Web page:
A selection of works framed under sensuality and style does much to explore the complexity of visual languages developed by artists who retreated from bourgeoning urbanism and industrialisation of the early twentieth century into ruralism and mythology. There we get an amorphous sense of what could be perceived as a queer sensibility and sensuality through aestheticism, symbolism and surrealism, a kind of early twentieth century futurity expressed in languid nouveau hair and gauzy imagery. While the didactics continue to focus on the backstory of the artists, the collation of works asserts an aesthetic presence of queerness in subject, brushstroke and line, which expand beyond the biographical fact of sexuality. I was particularly drawn to paintings by Jane R. Price, Ina Gregory and May Vale. Together, the paintings chart an aesthetic rooted in lesbian ruralism, where quietly composed depictions of garden idylls, replete with diffuse light and blossoming wildflowers capture the artist’s dream-like retreat. The grouping recalls Tasmanian artist Robyn McKinnon’s paintings of her floral garden in Launceston, and it feels like the beginnings of another, more specifically targeted queer exhibition ripe for future development. Here, there is also a wonderful moment after the series of outings of artists endured, where I’m reminded that refusal and retreat are an aesthetic language and necessary parts of queer history. This is exemplified in a small, alluring and liquidous work In the land of dreams (1903)by Charles Conder that drifts off into an opaque, phantasmatic space of bathers rendered on silk.

Installation view of QUEER: Stories from the NGV Collection on display from 10 March - 21 August 2022 at NGV International, Melbourne. Photo: Sean Fennessy
Installation view of QUEER: Stories from the NGV Collection on display from 10 March - 21 August 2022 at NGV International, Melbourne. Photo: Sean Fennessy

There are missteps. The didactic accompanying James Gleeson’s work Pausanias. Olympia in Elis II.XI.7 (1976) highlights that Gleeson was “inspired by classically nude men”. But much of his imagery is directly drawn from erotica by Bruce of Los Angeles and men’s magazines of the time. In this work, the nude figure in the foreground is his partner, Frank O’Keefe. It makes me realise that gay marginalia, political ephemera, zines, erotica and pornography are the necessary tissue of a late twentieth-century gay vocabulary (touchstones for Mapplethorpe, Gleeson, Tillmans, Warhol, etc.), and conspicuously absent throughout the exhibition.

Stories of sex proliferate and bodies are also aplenty at Queer. But the visceral, abject and dissent-laden quality of artists who have used the abject body and explicit sex to challenge hetero-normativity are nowhere in sight. It highlights a limit that the NGV appears unwilling to cross to make these things visible to a broader public (revealing a calculated estimation of tolerance, perhaps?). This has as much to do with the collection and the hang rather than the choice of works for the show. A gallery devoted to queer love and desire features more bodily focussed expressions of sexuality, including NGV classics The Victory of Faith (1890–91) of two women suggestively napping in a stable post-coital and a great painting by Duncan Grant of a group of romping nude bathers all decorously hung with Chopin’s Piano Concerto No. 1 in E minor playing overhead; it is tasteful yet pretty unsexy. Even the didactic on Francis Bacon who was often candid, if not outright aggressively assertive, of his sexuality (for example, recounting sleeping with his dad’s friend at a young age, his sexual desire for his father, and self-professed seduction of George Dyer while he broke into his apartment) features only a fairly tame “story” told about him getting caught wearing his mother’s knickers.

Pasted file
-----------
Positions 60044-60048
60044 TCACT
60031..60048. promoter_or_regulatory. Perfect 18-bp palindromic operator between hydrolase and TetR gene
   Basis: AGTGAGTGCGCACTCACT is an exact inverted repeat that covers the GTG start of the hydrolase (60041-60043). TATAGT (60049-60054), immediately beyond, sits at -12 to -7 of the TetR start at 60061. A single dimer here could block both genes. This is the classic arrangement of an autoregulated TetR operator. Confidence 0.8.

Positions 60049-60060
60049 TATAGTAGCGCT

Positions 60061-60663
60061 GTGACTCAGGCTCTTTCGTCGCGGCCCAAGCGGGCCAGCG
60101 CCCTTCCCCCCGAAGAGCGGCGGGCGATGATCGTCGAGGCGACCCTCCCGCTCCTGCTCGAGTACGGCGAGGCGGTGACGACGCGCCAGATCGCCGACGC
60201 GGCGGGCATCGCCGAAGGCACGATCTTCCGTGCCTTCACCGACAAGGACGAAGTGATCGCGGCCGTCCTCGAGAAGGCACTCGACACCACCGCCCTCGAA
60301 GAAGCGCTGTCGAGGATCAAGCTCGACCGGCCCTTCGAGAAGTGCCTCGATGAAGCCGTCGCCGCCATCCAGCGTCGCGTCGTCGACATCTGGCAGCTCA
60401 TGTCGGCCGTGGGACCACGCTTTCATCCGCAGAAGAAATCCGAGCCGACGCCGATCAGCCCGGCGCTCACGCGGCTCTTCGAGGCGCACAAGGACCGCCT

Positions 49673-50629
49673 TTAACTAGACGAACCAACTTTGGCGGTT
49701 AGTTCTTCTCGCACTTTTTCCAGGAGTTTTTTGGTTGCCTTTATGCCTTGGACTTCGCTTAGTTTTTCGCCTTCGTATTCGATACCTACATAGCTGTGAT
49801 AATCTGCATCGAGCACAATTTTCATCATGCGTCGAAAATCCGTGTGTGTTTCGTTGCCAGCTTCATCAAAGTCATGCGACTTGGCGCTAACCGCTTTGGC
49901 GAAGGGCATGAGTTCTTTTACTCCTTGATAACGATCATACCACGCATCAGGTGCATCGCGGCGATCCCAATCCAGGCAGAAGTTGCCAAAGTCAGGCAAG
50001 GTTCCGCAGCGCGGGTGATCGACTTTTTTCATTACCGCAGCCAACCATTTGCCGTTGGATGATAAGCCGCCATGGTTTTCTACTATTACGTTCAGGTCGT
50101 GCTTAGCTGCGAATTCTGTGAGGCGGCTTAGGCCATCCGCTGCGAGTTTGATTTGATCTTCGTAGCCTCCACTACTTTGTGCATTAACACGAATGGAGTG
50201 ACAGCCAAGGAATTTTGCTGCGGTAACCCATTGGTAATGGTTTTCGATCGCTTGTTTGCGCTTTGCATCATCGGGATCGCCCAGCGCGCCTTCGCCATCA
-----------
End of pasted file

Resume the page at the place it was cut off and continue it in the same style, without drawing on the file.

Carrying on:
Installation view of QUEER: Stories from the NGV Collection on display from 10 March - 21 August 2022 at NGV International, Melbourne. Photo: Sean Fennessy

In a section focused on cruising and beats we get a glimpse at this fave gay pastime with Hoda Afshar’s staged works from the Behold Series (2015) and a welcome inclusion of Jeffrey Smart’s painting Winter carnival, Viareggio (1989), recasting one of Smart’s lone, preppily-dressed men as a queer waiting for trade by the seaside. But there is something about the salon-style hang, in a brightly lit, high-ceilinged space, that historicises the work rather than captures the discrete, intimate and at times nerve-wracking sensations that these fleeting sexual encounters can induce. Tracey Moffatt’s Heaven (1998) is one of the few works in the exhibition that really has a libidinal kick. A forever horny work that plays with voyeurism and Australiana to capture the side-eyed glances one might make at surfers routinely getting dressed in various beach parking lots.